Keystone Pipeline Could Get Boost Following Canadian Train Accident

Critics suggest accident shows we should scrap oil reliance altogether

Charred tanker cars are piled up in Lac-Megantic, Quebec / AP
July 9, 2013

The deadly explosion of a Canadian freight train could boost the case for the U.S. government’s approval of a controversial oil pipeline, which supporters say would reduce the risk of similar disasters in the future.

The disaster’s death toll is up to 13, and an additional 40 passengers are missing since the train, which was carrying 72 tanker cars of crude oil, derailed and subsequently exploded in Lac-Megantic, Quebec, on Saturday.

Proponents of the Keystone XL Pipeline have noted that a rejection of the project by the Obama administration would likely mean additional crude oil transported by rail, and hence a heightened risk of future accidents.

"The train disaster in Quebec is a tragic example of how some means of transportation are more dangerous than others," James Taylor, senior fellow for environmental policy at the Competitive Enterprise Institute, said in an email.

The administration has repeatedly delayed its decision to approve or reject the pipeline. President Barack Obama recently said he would not approve the project unless it was determined to be carbon neutral, suggesting to some that he planned to reject it.

Proponents of the project say that outcome would make oil transportation more risky.

"Oil pipelines, such as the proposed Keystone XL pipeline, transport oil much more safely than trains and ships," Taylor said.

Recent oil spills involving pipelines have been featured prominently in reporting on the dangers of that mode of transportation.

However, Charles Ebinger, director of the Brookings Institution’s Energy security initiative, said using rail as an alternative would "undoubtedly" lead to even more oil spills.

"The evidence is so overwhelming that railroads are far less safe than pipelines, that it would be a serious mistake to use these recent spills to say that Keystone is unsafe," Ebinger told Bloomberg News.

The rail industry points out that spill incidence is still very low, and that even minor accidents are rare, let alone disasters on the scale of Saturday’s.

Data complied by the American Action Forum (AAF) shows that, while spill incidence for rail is indeed small, rail transportation also accounts for a small percentage of total crude oil transported.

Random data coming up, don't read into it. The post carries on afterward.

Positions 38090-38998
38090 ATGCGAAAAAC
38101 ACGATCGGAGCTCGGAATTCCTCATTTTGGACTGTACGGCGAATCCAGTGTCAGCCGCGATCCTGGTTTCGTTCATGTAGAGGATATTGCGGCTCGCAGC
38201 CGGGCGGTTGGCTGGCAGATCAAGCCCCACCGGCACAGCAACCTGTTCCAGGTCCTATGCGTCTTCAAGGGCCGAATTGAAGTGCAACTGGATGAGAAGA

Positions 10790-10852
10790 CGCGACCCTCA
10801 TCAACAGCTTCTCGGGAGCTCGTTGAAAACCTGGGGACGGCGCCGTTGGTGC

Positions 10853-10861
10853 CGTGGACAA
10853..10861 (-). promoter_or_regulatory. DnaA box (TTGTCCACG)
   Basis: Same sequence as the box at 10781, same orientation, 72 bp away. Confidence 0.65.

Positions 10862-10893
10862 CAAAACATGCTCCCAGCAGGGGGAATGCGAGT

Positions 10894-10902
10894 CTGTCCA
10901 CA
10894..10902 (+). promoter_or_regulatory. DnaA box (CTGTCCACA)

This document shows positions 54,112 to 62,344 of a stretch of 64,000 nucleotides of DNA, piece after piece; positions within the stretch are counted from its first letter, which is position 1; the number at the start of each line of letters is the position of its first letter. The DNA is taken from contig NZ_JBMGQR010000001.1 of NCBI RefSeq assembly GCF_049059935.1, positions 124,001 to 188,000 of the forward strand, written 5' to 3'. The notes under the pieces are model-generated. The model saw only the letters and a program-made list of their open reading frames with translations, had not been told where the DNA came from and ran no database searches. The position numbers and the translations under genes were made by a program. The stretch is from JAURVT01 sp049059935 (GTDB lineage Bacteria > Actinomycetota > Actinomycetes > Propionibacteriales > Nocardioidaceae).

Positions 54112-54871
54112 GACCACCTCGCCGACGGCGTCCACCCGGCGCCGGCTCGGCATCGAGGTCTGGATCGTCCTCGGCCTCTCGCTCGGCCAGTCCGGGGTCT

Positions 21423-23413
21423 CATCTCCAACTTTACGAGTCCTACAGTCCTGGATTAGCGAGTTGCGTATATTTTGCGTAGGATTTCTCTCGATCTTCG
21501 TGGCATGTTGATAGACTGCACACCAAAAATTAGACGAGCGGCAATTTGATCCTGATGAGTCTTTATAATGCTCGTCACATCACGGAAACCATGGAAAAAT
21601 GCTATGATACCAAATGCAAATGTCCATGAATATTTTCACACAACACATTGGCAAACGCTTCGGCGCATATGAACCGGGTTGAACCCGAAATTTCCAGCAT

"Between 2005 and 2009, pipelines transported nearly 17 times more oil than rail.  In the same period, railway travel reported more than twice as many incidents related to the transport of hazardous materials—718 as compared to 354 for pipelines—and 34 incidents per ton-mile traveled for every 1 incident via pipeline," explained Catrina Rorke, AAF’s director of energy policy, on the organization’s website.

As more crude is transported over rail lines, the number of spills may rise as well, Rorke suggested.

"It’s important that this oil is transported in the safest and most efficient way possible," she wrote.

Rail transportation company BNSF has seen its crude shipments skyrocket as North American oil production has increased. The company shipped 13 million barrels of crude over its rail lines in 2008; by 2012, that number was 90 million.

One of BNSF’s major investors is billionaire mogul Warren Buffett’s Berkshire Hathaway. While Buffett says he supports the Keystone Pipeline, some have noted that a decision by the president to kill the project could benefit Buffett, one of his most high profile supporters.

Environmentalists acknowledge that rail transportation could be riskier, but insist that the answer is not more pipelines, but a total abandonment of oil altogether.

"There’s no safe way to move this oil around," Sierra Club spokesman Eddie Scher told the Washington Post on Tuesday. "What we need to do is to get the hell off oil."

Industry representatives say that that position betrays the radicalism of Keystone opponents.

"One outcome from the tragic rail accident in Canada is that far left activists finally admitted what they are really opposed to when it comes to Keystone XL: our use fossil fuels," one industry insider, who asked to remain anonymous, told the Washington Free Beacon.

"For these activists, Keystone has always been a symbol for stopping all traditional energy resources and fulfilling their green agenda," he added.

Until the United States can completely wean itself off of oil, an endpoint that some experts say is for all practical purposes unattainable, observers expect the Canadian train explosion to boost the case for greater pipeline capacity.

"No decision should be made on one event and the tragedy in Quebec should not preclude future rail shipments of oil, but it does emphasize that pipeline is the safest method of transportation for oil and Keystone XL would be one that’s state-of-the-art," Heritage Foundation energy policy expert Nick Loris said in an email.